Latest VAT Update (Autumn 2015)
Gemma McCaldon-Gower, VAT Manager provides an insight into the question of business vs non
business in the Longbridge on Thames case - has anything changed?
HMRC has received permission to appeal to The Court of Appeal over the decisions made by both the First Tier and Upper Tax Tribunals regarding charity Longbridge on Thames. These tribunals had found that Longbridge was not in business for VAT purposes and could therefore have a new building constructed on a VAT zero rated basis.
From the introduction of VAT to the present day the question of whether charities undertake activities by way of business has been a tricky one. HMRC has never provided clear guidance on this issue and the tax tribunals often provide contradictory decisions when asked to do so.
A major area of disputes between HMRC and the charity sector has been whether the absence of a profit motive and the pursuance of an activity in furtherance of a charity’s aims and objectives constitutes a business activity.
HMRC has consistently maintained that where there is a supply of goods or services in return for a consideration there is a business activity even where the supplier is a charity pursuing its aims and objectives and not seeking to make a profit from that activity. Notwithstanding this, the VAT Tribunals arrived at decisions in cases such as Yarburgh and St Pauls in favour of the charity concerned, placing reliance on the lack of a profit motive and the fact that each charity was following their charitable aims and objectives.
So why am I musing on this issue now?
In 2009 the European Court released its judgement on the “Finland” case which HMRC believes supports its view that if there is a supply of goods or services for a consideration it should be regarded as a business activity even if there is no intention to make a profit.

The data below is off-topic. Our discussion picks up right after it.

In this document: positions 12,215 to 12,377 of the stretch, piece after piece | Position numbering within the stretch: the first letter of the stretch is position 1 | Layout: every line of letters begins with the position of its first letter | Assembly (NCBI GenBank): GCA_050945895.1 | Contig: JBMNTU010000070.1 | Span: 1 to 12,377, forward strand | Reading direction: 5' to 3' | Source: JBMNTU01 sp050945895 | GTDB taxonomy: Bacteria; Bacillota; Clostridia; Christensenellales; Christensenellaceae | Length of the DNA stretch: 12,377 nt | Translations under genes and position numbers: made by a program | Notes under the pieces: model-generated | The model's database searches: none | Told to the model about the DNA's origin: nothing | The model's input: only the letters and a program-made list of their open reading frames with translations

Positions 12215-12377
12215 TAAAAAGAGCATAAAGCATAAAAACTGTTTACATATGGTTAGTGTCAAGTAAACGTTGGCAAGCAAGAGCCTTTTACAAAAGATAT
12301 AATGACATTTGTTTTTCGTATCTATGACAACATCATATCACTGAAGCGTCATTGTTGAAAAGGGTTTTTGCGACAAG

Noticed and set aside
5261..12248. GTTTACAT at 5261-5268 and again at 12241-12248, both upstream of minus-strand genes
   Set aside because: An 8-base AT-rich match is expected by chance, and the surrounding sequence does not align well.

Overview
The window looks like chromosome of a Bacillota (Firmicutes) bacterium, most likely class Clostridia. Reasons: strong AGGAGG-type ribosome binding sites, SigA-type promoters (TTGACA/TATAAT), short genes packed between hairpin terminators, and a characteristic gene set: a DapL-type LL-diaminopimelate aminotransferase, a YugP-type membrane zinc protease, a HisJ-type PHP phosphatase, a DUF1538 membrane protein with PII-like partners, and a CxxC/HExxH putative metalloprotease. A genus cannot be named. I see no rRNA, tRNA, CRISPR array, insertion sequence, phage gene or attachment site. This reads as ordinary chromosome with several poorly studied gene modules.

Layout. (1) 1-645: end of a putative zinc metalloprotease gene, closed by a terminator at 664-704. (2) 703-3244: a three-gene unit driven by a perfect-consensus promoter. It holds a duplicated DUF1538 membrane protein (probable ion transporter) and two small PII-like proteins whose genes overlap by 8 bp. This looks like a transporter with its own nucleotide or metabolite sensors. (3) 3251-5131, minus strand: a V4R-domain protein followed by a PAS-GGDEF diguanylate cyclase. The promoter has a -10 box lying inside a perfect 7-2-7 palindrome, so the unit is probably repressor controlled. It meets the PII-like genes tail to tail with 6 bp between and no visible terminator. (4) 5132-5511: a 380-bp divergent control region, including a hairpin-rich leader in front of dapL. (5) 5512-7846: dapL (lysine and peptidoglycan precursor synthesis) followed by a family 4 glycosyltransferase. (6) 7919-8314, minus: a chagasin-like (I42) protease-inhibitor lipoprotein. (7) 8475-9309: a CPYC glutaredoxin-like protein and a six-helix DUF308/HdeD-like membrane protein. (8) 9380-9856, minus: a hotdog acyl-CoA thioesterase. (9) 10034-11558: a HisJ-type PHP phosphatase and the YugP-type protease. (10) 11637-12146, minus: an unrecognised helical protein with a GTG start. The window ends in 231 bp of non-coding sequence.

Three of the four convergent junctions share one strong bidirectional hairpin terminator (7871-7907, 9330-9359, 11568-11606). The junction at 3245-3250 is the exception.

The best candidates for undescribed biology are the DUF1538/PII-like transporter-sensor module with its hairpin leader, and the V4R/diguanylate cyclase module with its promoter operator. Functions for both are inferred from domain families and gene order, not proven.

The “Finland” case considered whether the provision of legal services to individuals (under the Finnish equivalent of legal aid), was a business activity where consideration was based on the individual’s ability to pay and in no case exceeded 75% of the cost of the services. In other words, there was always a charge made for the services provided, but never an intention to make a profit. The European Court ruled that notwithstanding the absence of a profit making motive there was a supply of legal services in return for a payment from the recipient.
Returning to Longridge, it appears that they do make supplies of goods and/or services for a consideration, but the First Tier and Upper Tax Tribunals have both accepted that the absence of a profit motive and the pursuance of their charitable aims and objectives meant that the activities undertaken by Longridge were non business following the principles laid down in Yarburgh and St Pauls, effectively ignoring the European Court judgement in the “Finland” case.
As I mentioned at the start of this article, HMRC has received permission to appeal Longridge to The Court of Appeal and therefore for the first time in a number of years the business/non-business issue will be considered by senior UK judges. It will be interesting to see what their decision is and we may yet receive some proper guidance from the courts as to what constitutes a business activity and therefore some much welcome clarity on this issue. Watch this space.
For further information, contact Gemma McCaldon-Gower.